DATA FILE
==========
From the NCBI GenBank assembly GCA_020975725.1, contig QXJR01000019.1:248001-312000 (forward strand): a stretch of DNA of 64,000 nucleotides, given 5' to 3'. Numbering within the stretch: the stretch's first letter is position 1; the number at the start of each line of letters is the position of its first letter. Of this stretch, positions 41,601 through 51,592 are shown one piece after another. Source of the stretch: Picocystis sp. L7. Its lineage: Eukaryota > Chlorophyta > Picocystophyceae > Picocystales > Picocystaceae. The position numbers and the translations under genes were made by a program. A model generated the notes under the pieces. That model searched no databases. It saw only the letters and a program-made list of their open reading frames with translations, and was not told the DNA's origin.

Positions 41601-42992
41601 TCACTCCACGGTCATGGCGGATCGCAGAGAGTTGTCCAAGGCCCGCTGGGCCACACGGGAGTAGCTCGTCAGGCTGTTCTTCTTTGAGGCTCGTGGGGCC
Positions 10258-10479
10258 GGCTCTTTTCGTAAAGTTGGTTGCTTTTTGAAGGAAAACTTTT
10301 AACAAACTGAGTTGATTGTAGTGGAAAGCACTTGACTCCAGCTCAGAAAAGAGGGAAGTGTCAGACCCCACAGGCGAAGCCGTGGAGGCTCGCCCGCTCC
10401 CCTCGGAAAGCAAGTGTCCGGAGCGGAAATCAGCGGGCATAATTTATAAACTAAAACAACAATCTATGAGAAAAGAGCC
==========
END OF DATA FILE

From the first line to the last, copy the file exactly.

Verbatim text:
From the NCBI GenBank assembly GCA_020975725.1, contig QXJR01000019.1:248001-312000 (forward strand): a stretch of DNA of 64,000 nucleotides, given 5' to 3'. Numbering within the stretch: the stretch's first letter is position 1; the number at the start of each line of letters is the position of its first letter. Of this stretch, positions 41,601 through 51,592 are shown one piece after another. Source of the stretch: Picocystis sp. L7. Its lineage: Eukaryota > Chlorophyta > Picocystophyceae > Picocystales > Picocystaceae. The position numbers and the translations under genes were made by a program. A model generated the notes under the pieces. That model searched no databases. It saw only the letters and a program-made list of their open reading frames with translations, and was not told the DNA's origin.

Positions 41601-42992
41601 TCACTCCACGGTCATGGCGGATCGCAGAGAGTTGTCCAAGGCCCGCTGGGCCACACGGGAGTAGCTCGTCAGGCTGTTCTTCTTTGAGGCTCGTGGGGCC
Positions 10258-10479
10258 GGCTCTTTTCGTAAAGTTGGTTGCTTTTTGAAGGAAAACTTTT
10301 AACAAACTGAGTTGATTGTAGTGGAAAGCACTTGACTCCAGCTCAGAAAAGAGGGAAGTGTCAGACCCCACAGGCGAAGCCGTGGAGGCTCGCCCGCTCC
10401 CCTCGGAAAGCAAGTGTCCGGAGCGGAAATCAGCGGGCATAATTTATAAACTAAAACAACAATCTATGAGAAAAGAGCC